It seemed everything was perfect. Kids were happy, fathers got a fully cooked dinner after a long day at work, the streets were clean, and there was no crime anywhere to be found. It was the idealized American 1950s. It’s all the residents of the small town knew. But life turned messy when two teenagers from the next century invaded their perfect space. You see, the place was a fictionalized town inside a fictionalized movie called Pleasantville released 1998. The film starred Tobey Maguire, Reese Witherspoon, William H. Macy, Jeff Daniels and Don Knotts. The film began in the 1990s. Tobey’s character David longed for the simplicity of the 1950s. The victim of his parents’ failed marriage, a stressed-out mother, and an absent father, David escaped his painful reality by watching old re-runs of a 1950s TV show, Pleasantville. And Reece’s character, Jennifer, was obsessed with being popular at school and sleeping with every high school boy she could seduce. Her value was based on being liked by others. One day, while fighting over the television remote, David and Jennifer were magically transported into the 1950s world of Pleasantville, only to find the town residents living in black-and-white, just like the TV show. What they found were isolated, ignorant and shallow residents. While everything seemed wonderful on the surface, the reality was that the townsfolk knew of nothing outside their tiny world, and were ignorant to the beauty of art, the mind-expanding knowledge of books and the intimacy of deep relationships. David and Jennifer could not help being who they were (themselves from the 1990s). As they interacted with Pleasantville’s residents, things began to change. As folks experienced beauty, choice, knowledge and passion, they began to change from 2-dimensional characters in black and white to 3-dimensional characters...

Living With Purpose

“Finding a direction for life, and setting overarching goals for what you want to achieve can help you actually live longer,” says psychology researcher, Patrick Hill of Carleton University. Hill and his colleague Nicholas Turiano recently published “Purpose in Life as a Predictor of Mortality Across Adulthood,” in the journal, Psychological Science, adding to a list of studies that show the importance of living life with purpose. Many studies have shown the physical benefits of psychological wellbeing. And several have even studied attitudes about life purpose. But Hill and Turiano (of the University of Rochester Medical Center) decided to see  if the benefits of purpose vary over time and help people deal with life transitions. They looked at data from the Midlife in the United States (MIDUS) study, funded by the National Institute on Aging. They examined responses about purpose from over 6,000 participants over a 14-year period. They found those who had reported a greater sense of purpose outlived their peers. In fact, they had a 15% lower risk of death compared to their more aimless counterparts Purpose turned out to be a greater predictor of long life than other factors including gender and emotional wellbeing. We know there are many influences on our health and aging. It is not simply the fate of our DNA that determines our happiness, success and longevity. Living a life of purpose is a uniquely human endeavor. There seems to be a drive deep inside everyone to live for something greater than themselves. Some live for their children. Some live to change the world. It doesn’t seem to matter how lofty the purpose. But having a purpose is essential for living life as you were designed. It is no coincidence that Rick Warren’s book, The Purpose Driven Life:...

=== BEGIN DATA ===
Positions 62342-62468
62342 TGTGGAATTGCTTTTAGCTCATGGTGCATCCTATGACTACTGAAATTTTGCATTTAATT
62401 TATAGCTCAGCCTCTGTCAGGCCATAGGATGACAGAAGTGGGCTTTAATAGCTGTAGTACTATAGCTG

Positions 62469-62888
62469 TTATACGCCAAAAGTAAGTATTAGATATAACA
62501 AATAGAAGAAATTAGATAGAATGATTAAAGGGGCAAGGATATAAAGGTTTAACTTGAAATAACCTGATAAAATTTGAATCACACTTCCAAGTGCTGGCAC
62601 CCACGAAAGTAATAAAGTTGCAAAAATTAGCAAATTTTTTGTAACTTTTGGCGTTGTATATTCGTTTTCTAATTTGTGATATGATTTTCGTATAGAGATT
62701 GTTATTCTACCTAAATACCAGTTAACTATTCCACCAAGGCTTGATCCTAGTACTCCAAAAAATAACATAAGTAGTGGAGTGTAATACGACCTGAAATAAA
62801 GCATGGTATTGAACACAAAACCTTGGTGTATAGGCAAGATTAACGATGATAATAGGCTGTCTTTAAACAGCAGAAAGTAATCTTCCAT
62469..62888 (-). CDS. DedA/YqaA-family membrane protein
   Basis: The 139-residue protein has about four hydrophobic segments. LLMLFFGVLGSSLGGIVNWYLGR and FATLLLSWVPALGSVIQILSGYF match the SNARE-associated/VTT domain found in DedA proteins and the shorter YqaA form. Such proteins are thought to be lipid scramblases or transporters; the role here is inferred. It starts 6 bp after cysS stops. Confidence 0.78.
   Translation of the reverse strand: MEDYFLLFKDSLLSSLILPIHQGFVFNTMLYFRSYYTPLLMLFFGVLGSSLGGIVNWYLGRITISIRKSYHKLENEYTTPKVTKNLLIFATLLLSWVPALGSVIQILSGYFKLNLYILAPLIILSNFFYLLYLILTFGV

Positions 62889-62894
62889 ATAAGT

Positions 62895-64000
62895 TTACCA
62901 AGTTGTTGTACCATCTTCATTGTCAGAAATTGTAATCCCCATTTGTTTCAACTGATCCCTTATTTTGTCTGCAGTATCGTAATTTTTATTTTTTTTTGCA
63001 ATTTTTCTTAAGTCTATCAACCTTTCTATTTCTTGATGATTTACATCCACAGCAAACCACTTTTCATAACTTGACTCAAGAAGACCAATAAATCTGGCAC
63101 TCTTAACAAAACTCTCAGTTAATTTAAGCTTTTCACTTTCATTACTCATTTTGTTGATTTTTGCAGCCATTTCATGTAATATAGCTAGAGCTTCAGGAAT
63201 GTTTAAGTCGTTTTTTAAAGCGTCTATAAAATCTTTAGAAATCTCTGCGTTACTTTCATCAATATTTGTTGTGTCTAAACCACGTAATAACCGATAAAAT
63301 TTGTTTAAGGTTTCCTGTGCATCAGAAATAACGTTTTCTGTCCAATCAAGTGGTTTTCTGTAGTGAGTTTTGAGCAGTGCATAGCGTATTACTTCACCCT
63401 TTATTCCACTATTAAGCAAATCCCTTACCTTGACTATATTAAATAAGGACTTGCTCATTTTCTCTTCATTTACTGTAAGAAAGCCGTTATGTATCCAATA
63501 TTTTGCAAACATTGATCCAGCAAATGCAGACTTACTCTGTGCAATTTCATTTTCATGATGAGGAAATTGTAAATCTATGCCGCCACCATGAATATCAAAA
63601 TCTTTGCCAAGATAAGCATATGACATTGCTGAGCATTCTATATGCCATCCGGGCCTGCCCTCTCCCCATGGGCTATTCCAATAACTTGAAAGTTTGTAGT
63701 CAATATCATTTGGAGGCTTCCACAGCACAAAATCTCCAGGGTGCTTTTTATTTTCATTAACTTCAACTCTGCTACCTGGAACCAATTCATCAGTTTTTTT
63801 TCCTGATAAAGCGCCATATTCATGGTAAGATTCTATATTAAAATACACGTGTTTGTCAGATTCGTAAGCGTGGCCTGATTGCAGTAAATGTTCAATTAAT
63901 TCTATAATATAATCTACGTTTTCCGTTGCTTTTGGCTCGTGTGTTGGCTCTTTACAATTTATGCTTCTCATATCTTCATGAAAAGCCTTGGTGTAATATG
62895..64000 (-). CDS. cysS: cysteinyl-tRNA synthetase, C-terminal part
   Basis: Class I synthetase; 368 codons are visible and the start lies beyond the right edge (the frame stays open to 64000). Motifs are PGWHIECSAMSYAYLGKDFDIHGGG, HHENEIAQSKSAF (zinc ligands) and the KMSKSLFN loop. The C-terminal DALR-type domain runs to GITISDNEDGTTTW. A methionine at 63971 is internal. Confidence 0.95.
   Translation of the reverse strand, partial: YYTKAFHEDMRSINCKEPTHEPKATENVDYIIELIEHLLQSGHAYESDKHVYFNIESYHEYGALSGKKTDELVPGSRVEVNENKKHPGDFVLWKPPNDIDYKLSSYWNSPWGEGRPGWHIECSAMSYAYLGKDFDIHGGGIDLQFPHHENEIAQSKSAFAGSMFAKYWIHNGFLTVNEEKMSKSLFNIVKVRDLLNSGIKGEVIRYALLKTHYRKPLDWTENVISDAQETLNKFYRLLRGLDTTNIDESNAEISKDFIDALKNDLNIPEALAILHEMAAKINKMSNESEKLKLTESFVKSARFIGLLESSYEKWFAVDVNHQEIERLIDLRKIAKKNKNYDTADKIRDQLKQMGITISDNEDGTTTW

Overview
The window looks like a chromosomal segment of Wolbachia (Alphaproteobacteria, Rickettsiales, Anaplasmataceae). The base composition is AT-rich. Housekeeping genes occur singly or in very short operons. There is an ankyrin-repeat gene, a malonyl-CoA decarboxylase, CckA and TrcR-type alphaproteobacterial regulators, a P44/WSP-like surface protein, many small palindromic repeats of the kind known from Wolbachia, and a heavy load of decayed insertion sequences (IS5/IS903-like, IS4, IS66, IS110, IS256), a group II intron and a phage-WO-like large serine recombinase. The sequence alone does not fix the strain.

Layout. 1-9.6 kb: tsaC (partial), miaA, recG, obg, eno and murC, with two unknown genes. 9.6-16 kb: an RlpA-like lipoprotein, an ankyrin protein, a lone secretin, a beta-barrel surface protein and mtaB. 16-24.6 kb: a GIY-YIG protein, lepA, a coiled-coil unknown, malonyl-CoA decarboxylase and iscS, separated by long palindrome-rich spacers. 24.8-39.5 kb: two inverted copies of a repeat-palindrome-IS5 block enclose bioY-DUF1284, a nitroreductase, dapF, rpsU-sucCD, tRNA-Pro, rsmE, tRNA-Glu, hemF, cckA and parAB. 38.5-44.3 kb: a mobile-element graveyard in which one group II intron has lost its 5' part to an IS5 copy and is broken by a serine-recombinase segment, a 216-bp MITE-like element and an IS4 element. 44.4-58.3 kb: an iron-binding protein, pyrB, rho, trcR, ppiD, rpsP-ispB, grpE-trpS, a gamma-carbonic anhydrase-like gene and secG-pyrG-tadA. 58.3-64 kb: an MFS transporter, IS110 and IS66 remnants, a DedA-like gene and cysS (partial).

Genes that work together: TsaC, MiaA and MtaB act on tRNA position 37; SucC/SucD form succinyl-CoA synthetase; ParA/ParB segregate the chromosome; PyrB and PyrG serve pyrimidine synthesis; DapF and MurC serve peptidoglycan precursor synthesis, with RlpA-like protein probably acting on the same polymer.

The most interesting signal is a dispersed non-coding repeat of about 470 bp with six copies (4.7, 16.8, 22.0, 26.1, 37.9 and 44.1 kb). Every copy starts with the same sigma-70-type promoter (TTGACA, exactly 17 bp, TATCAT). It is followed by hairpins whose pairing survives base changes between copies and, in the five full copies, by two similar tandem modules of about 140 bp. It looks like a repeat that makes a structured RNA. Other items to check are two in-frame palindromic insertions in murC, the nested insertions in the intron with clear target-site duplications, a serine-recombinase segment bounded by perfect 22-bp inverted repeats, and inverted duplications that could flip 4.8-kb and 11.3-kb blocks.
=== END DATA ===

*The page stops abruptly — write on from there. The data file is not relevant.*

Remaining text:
Examining Relationships...

With whom do I have the closest relationships? What connections are those relationships based on? How can I re-evaluate the depth of particular relationships to know where to put my energies? These are some of the questions I asked myself while sitting in on a course called, Your CrossRoads. Working with a non-profit for much of my career, I had considered literally hundreds of people to be friends. A belief is that the mission is held together by relationships and shared ethos. Consequently, I had almost no mental map to differentiate various relationships. However, when I left the group, it became more obvious who were my friends and who were relationships of convenience. True friends follow you in life; friendships of convenience or circumstance fade away. Now a couple of years out, I find myself thinking about my relationships and considering the differences between friends, acquaintances and colleagues. There are differences. In her CrossRoads course, creator Victoria Jeffs challenges participants to identify the foundations important to healthy relationships. The model helped me identify how I relate to various people in my life. The foundational pillars are touch points we have in common with others. Upon examination, I found that my closest friendships are with those people I share several touch points. They are: Intellect Emotion Social Spiritual Financial Physical Cultural Some people are in our lives due to circumstances. These include family members, work colleagues, and others we know through various groups in which we participate. The close relationships in our lives are those we have invited in. Like me, you can use the seven pillars to examine your closest relationships. This simple exercise can help you identify what aspects of those relationships are healthy and also what are unhealthy. Healthy relationships are life-giving....